If I stopped being an actor tomorrow I think I'd do a lot of things with my time but I don't know who else I'd BE. My identity is so enmeshed with the joys and sacrifices of this profession that even considering this question makes me faintly sick. And what's funny about that is, I think about it every day, and have for many years, and wonder if I'll ever stop thinking about it. Acting is hard. Horribly. Landing the jobs is hard and doing the jobs is hard. I wouldn't wish it upon anyone and I don't really want to do anything else. But hey, I'm open to suggestions.

What was your very first experience with a John Cariani play -- either that you saw, or that you read -- and what was that experience like?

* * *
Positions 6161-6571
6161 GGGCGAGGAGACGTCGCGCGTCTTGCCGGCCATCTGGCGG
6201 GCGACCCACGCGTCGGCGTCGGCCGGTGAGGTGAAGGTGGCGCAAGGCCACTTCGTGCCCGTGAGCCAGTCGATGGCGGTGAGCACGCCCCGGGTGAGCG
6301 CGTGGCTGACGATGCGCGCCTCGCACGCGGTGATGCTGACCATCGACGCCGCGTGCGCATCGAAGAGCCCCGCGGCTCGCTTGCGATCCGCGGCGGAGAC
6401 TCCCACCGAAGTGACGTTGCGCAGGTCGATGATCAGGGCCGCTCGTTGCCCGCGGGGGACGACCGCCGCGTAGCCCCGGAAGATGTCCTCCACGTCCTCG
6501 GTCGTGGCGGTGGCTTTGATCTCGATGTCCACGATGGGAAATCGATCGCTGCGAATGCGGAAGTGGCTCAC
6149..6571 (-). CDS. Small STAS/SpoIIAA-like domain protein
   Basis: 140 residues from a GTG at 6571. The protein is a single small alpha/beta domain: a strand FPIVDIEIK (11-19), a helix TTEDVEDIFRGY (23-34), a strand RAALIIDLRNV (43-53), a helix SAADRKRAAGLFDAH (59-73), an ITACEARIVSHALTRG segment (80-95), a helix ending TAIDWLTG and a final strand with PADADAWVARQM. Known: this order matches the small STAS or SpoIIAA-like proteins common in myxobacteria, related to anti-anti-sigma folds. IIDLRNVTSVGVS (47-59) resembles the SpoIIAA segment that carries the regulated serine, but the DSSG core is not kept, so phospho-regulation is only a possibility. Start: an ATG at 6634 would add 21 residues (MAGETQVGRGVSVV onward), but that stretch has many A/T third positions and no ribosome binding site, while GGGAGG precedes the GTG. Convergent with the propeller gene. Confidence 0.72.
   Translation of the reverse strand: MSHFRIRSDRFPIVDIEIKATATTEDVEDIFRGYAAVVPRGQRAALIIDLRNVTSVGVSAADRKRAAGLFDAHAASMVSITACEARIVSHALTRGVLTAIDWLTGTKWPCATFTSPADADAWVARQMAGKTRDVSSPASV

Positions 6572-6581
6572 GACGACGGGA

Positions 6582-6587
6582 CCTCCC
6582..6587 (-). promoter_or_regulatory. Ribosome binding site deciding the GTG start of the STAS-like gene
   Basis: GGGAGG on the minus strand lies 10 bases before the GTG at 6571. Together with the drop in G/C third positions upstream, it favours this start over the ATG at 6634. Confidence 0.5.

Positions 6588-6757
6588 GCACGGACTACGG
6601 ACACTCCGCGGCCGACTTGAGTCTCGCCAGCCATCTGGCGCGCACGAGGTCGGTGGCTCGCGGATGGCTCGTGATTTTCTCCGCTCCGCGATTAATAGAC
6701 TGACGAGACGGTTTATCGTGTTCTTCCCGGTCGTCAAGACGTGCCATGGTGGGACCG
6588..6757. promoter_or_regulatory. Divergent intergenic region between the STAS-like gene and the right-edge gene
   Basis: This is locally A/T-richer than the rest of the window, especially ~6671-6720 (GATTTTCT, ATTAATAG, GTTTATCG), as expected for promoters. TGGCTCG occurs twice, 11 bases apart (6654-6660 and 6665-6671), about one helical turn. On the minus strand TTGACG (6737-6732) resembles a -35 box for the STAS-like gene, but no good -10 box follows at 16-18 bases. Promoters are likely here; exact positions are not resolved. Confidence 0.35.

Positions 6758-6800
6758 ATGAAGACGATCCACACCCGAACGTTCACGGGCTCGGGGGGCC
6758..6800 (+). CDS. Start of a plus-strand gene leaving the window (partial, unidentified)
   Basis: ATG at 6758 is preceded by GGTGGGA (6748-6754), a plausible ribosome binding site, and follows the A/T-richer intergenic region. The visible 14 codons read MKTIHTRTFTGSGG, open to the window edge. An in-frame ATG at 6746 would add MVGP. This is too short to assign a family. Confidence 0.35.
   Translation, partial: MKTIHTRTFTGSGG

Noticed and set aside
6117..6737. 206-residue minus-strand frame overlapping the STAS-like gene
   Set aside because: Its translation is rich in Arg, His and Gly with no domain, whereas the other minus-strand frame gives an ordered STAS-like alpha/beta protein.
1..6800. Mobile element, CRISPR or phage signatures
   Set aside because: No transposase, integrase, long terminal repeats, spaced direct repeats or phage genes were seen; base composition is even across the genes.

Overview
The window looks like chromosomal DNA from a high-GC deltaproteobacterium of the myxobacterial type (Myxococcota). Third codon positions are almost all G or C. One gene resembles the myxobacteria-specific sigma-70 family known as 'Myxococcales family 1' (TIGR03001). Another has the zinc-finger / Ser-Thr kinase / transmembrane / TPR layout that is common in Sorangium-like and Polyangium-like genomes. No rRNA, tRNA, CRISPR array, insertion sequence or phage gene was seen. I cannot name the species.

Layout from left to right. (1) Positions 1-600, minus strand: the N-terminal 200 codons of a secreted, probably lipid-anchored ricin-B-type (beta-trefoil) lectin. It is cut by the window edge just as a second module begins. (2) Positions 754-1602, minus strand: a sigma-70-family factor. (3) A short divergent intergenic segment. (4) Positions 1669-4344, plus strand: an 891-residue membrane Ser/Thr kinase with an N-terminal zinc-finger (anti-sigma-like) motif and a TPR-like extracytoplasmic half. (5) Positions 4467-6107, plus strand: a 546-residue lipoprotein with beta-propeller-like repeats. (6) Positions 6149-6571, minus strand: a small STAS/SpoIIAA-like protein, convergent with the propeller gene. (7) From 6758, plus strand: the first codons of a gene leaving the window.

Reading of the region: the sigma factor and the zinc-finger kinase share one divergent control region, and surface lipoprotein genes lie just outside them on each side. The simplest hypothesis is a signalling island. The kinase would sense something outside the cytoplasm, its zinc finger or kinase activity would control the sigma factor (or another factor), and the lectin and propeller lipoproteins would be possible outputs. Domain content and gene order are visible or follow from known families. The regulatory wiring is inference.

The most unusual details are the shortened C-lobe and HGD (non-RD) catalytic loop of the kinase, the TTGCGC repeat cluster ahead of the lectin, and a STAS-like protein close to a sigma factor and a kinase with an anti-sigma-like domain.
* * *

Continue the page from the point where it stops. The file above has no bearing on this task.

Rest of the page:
I moved to NYC in the fall of 2011. In the fall of 2012, my talent manager (Kevin Thompson of Thompson Talent) wanted me to audition for Last Gas, which was receiving its full-AEA production premiere with Opera House Arts of Stonington, Maine. His voicemail excitedly mentioned Almost, Maine, several times and when I called back he was shocked that I had never heard of it. He emailed both Almost, Maine and the draft of Last Gas to me and demanded that I read Almost, Maine immediately. So when I got off work that night I opened up the play on my phone on the train and... I just couldn't stop reading, each scene was so beautiful and funny and moving, I rode the 1 train clear up into the Bronx and then missed my stop on the way downtown again, just so engrossed in John's sweet, incisive exploration of humanity. "Sweet" gets used too often in describing John's writing, I think, because while his characters are almost always trying their best to be good to one another there's always an edge, a danger, a menace, even, pulsing underneath his characters' interactions. Finding that menace is key to making his comedy explode. His plays are life and death itself and playing for the inevitable laughs isn't even necessary; laughs will almost certainly come, so go for what's deadly serious. But go QUICKLY, because people in John's plays are at a white heat of living and loving each other. He writes at the speed of life and that provides an opportunity for actors and audience to arrive at the same place at the same time in a glorious explosion of Carianian dramatic surprise.